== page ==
October 22, 2021

C’ville super to attend police reform discussion

Colin Spencer/staff reporter

Cortland County Sheriff Mark Helms leaves the Cortland Public Safety Building in this Cortland Standard file photo from December 5,2020. Local law enforcement agencies have been listening to citizens’ concerns and questions to gain insight into potential policy and procedure reforms as part of Gov. Andrew Cuomo’s executive order 203.

Cortlandville Town Supervisor Tom Williams said Wednesday he will attend a virtual meeting on police reform later this month held by the Cortland County Sheriff’s Office.

The Jan. 21 meeting will come as part of Gov. Andrew Cuomo’s executive order 203 that was signed into law in June following the death of George Floyd and the protests regarding police brutality and racism.

Floyd died in May at the hands of a Minneapolis police officer who knelt on Floyd’s neck while Floyd said he couldn’t breath.

All law enforcement agencies in the state must review their policies and come up with a plan for reforms by April.

Williams, who made the announcement at the Cortlandville Town Board meeting, said he would attend the meeting to “bring back information” on the discussion of potential reforms within the sheriff’s office.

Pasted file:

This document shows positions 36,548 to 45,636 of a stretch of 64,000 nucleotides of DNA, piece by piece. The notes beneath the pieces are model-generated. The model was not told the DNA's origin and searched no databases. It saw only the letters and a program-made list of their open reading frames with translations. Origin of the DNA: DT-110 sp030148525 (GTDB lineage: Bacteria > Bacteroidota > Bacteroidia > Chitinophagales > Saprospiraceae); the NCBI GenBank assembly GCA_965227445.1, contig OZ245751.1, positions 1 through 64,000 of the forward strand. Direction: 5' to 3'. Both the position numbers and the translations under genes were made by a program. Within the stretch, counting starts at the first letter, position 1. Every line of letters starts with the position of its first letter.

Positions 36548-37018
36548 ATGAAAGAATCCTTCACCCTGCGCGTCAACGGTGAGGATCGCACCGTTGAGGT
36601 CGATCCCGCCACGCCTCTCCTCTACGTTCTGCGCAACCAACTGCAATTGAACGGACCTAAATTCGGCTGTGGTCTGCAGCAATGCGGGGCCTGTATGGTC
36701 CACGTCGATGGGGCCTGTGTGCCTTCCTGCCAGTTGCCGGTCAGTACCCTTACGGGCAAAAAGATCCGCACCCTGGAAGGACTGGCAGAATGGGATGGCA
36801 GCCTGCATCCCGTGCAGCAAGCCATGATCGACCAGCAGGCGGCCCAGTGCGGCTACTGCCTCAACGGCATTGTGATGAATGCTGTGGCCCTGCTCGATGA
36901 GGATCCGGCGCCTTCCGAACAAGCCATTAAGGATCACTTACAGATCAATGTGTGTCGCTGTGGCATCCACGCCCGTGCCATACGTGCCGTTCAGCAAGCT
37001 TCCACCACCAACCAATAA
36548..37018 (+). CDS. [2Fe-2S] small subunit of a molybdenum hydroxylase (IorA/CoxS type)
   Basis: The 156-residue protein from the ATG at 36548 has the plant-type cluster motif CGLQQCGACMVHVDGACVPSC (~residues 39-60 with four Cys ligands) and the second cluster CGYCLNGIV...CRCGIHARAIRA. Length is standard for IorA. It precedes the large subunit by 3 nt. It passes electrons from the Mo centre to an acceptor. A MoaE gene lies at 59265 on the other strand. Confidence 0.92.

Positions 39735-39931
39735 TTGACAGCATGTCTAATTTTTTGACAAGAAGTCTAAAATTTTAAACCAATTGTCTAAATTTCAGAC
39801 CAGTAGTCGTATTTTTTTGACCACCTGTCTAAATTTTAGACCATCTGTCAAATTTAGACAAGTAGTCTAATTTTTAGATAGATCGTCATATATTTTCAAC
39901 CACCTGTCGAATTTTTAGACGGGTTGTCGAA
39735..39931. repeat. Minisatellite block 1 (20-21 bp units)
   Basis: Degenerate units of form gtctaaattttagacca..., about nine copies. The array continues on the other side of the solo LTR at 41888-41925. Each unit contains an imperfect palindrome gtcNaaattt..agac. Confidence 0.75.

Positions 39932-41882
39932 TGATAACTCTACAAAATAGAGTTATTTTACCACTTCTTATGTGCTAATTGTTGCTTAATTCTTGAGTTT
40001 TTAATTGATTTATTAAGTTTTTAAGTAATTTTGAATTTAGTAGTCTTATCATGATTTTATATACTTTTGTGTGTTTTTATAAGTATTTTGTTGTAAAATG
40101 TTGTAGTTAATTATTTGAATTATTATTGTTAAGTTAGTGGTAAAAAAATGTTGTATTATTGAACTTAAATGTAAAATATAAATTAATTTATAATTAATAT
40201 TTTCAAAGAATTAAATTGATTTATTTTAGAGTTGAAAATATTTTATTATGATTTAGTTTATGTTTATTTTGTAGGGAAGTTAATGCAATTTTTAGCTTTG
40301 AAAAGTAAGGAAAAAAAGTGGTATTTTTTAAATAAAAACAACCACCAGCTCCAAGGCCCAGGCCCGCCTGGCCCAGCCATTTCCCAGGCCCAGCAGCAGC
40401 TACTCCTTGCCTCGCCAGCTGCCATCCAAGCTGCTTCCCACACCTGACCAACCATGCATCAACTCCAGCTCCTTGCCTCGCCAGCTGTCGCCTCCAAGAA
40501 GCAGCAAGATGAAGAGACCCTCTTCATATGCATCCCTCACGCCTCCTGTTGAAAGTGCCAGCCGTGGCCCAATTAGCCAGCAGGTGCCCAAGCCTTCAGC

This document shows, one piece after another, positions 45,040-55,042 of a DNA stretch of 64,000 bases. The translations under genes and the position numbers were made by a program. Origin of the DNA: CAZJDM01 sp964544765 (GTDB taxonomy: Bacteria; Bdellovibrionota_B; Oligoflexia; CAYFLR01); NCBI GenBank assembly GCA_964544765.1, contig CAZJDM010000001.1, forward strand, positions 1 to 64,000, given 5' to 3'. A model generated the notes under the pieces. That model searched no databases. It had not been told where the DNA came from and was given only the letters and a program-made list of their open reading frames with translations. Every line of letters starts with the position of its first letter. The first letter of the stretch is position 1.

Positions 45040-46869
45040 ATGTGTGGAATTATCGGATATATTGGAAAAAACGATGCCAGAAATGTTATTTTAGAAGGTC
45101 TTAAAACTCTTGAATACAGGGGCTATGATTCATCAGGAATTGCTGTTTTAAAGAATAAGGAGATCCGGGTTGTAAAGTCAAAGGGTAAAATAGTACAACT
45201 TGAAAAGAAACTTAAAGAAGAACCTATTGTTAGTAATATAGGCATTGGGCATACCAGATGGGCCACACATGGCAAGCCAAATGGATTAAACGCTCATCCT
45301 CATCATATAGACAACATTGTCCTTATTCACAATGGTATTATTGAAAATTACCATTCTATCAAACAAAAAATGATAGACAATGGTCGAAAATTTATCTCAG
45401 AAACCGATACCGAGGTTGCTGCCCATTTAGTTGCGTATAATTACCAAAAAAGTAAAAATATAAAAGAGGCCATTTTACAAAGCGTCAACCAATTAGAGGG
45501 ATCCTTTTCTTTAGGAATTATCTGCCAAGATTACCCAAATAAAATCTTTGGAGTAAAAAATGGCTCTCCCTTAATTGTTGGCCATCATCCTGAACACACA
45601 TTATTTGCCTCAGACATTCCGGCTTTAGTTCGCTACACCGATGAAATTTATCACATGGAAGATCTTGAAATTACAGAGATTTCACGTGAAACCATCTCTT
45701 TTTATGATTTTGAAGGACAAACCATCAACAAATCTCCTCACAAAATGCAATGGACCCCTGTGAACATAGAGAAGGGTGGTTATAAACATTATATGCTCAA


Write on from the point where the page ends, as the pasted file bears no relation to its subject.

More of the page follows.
Cortland County Sheriff Mark Helms said before the meeting that the session with municipal leaders will be just one of the ways the office is working to get input as part of the executive order.

“This is one of many meetings we are having with different groups within the county,” he said.

The meeting will be only for municipal leaders.

“The goal is to receive as much input as we can regarding the sheriff’s office,” he said.

The plan the sheriff’s office develops must “include the appropriate role of the police, but allow the police to do their jobs to protect the public,” according to a Dec. 22 letter Helms sent to Cortlandville and other municipalities.

This meeting will be the most recent forum for discussion for the sheriff’s office.

The office had a virtual presentation in December on its operations as part of the executive order. Details on the different branches of the office along with their functions were given by Helms, Undersheriff Bud Rigg, Capt. Rob Derksen and Capt. Nick Lynch. A question-and-answer period was also available where members of the public asked about topics like the diversity of officers, use of body cameras and implicit bias training.

In addition to this, the office, like the Cortland Police Department, has taken part in a countywide survey that was sent to 750 households created by Mary Cannito-Coville, an assistant professor of sociology and anthropology at SUNY Cortland.

Questions and topics in the survey focused on areas such as:

  • Quality of life.
  • Safety.
  • Resident perceptions of the police department.
  • Interactions with officers.